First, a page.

I am ashamed to admit that I get stuck in ruts. Huge ruts. Enormous ruts. Ruts that suck the fun right out of running. Most of us have regular running routines that we find hard to adjust, but I theorize that my tendency for routine is evidence of a far greater character flaw. My breakfast choices do not vary. I have two coffee shops I visit despite the fact that I live in a town teeming with such establishments, and I have a pair of earrings dedicated to running that I wear at no other time. The rut I got stuck in prior to the Eugene Marathon was especially mind-numbing. I was so concerned about hitting certain workouts, certain times and certain paces. It was all a little bit stressful.
But now that the marathon is behind me and it’s unlikely that I will race another road marathon until the fall (not saying I won’t be racing, I just won’t be prepping for a big road marathon), I can reinvent my training plan and escape the running ruts I’ve created. Welcome back, variety. I missed you.
I’m back playing on the trails again. I am unconcerned (ok, less concerned) with what my watch says every mile. And I’m also planning my summer of running goals;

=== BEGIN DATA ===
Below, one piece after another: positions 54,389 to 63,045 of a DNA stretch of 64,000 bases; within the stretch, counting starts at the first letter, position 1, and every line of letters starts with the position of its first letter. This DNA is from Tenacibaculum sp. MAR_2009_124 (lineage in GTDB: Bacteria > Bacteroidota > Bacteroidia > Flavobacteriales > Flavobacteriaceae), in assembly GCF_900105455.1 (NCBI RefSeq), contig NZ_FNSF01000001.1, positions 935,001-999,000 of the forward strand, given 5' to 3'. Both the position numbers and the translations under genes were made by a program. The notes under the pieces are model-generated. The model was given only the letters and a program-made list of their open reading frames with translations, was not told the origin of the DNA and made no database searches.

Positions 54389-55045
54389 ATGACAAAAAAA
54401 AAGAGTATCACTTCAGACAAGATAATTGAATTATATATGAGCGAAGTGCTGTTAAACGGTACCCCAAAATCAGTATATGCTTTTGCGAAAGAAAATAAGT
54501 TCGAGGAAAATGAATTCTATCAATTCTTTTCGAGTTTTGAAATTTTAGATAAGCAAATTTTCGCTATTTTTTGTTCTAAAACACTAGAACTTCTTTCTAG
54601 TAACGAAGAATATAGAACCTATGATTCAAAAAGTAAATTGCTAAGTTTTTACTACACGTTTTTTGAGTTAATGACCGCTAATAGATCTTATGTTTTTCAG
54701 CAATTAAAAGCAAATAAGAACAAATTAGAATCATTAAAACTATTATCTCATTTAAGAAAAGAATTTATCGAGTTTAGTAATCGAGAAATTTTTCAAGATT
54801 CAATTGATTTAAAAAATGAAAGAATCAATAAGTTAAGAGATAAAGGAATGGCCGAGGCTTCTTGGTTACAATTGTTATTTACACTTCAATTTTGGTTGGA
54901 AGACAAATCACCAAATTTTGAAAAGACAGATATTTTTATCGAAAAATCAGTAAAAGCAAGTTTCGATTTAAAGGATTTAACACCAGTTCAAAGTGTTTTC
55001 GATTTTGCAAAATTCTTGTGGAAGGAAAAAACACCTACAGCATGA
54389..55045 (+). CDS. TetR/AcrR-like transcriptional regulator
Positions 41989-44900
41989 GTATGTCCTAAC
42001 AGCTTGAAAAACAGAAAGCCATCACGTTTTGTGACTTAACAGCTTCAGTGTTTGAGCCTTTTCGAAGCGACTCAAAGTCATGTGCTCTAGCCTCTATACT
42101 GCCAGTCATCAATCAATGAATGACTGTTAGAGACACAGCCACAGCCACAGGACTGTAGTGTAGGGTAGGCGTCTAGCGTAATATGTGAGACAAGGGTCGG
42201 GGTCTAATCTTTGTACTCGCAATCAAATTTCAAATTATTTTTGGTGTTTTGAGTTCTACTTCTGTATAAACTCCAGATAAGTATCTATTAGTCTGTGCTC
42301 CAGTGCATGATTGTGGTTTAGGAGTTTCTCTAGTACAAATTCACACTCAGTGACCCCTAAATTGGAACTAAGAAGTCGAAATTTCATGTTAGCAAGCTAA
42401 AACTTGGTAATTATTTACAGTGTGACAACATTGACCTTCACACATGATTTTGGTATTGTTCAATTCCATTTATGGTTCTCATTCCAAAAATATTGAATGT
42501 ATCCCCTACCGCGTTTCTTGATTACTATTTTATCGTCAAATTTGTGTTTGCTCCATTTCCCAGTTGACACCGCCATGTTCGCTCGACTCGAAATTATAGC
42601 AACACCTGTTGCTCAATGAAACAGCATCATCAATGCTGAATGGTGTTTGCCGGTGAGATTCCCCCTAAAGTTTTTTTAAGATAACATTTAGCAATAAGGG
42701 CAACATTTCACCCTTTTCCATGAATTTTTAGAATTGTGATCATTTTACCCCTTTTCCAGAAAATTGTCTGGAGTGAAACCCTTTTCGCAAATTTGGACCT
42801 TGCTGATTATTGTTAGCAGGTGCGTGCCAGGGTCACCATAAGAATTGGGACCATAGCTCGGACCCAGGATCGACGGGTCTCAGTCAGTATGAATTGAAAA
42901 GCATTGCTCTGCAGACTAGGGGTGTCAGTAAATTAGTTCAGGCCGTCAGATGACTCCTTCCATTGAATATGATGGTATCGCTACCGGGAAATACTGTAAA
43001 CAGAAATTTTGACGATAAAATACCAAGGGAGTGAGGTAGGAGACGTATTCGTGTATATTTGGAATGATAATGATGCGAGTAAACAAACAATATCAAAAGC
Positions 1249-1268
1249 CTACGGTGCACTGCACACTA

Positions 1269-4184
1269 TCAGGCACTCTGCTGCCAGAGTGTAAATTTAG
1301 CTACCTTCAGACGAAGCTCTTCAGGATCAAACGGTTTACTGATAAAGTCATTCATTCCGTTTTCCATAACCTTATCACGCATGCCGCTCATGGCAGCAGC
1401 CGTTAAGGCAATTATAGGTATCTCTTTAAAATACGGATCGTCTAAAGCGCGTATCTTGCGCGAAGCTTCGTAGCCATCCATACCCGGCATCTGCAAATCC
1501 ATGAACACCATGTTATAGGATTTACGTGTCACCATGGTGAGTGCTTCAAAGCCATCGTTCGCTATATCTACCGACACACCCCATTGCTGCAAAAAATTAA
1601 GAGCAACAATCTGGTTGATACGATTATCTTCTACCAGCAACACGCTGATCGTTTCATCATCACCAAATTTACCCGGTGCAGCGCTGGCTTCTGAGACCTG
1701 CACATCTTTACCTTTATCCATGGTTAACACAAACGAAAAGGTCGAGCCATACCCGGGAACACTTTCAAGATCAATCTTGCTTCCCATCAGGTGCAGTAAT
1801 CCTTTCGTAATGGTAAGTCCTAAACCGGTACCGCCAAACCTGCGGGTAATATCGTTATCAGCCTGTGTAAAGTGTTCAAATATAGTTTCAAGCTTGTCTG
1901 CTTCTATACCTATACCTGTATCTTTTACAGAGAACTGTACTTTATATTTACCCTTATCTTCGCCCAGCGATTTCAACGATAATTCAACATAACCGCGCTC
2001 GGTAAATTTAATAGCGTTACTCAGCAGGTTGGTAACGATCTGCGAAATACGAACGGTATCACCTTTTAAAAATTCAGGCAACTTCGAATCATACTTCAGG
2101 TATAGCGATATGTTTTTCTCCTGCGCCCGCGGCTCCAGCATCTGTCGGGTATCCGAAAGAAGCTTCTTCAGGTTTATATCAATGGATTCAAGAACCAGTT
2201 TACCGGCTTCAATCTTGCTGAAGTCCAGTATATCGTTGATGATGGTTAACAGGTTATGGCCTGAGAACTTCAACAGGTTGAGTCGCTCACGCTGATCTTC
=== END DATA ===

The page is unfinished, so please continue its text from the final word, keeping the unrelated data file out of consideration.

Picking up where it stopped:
1. I need to upgrade my upgrades: I am not a very strong hill climber and want to improve on both my form and my ability to manage ascents. I’ll need to re-examine both my stride and the manner in which I drive my arms.
2. I need to remember that heart rate monitors are to be worn not to be looked at: No more pretending. I’ll need to wear it consistently. Because trail running can be so varied, so extreme, having a better idea of what my effort level is on the trails will become very important.
3. I need to buddy up. I have this brilliant idea that running with faster people will make me faster! No kidding . . . As a side note, this morning I worked out with an ex-collegiate runner. We ran about 7.5 or eight miles on some slippery trails (including a nasty firelane) at 7:30 or so pace. It wasn’t an all-out effort, but it wasn’t a walk in the park either. It was definitely perky. Productive even. Or so I thought. After we finished Ex-Collegiate Runner said, “Thanks, it’s great to have a good slow recovery run like that.” Yikes!
4. I need to develop a drinking problem. You’d think with all the running I do I’d be a human sponge, soaking up water wherever I go. But no, I just don’t drink enough water and my runs suffer as a result. So, Heather, are you paying attention? Good. Remember. Drink more water! No excuses.
5. I need to get hard core about my core. Developing strong core muscles become hugely important in distance running and will become even more important if i want to continue to improve. I guess there is no way around it. If i want to be a responsible runner, if I want to be a faster runner, I’m going to need to quit being lazy and start doing ab work.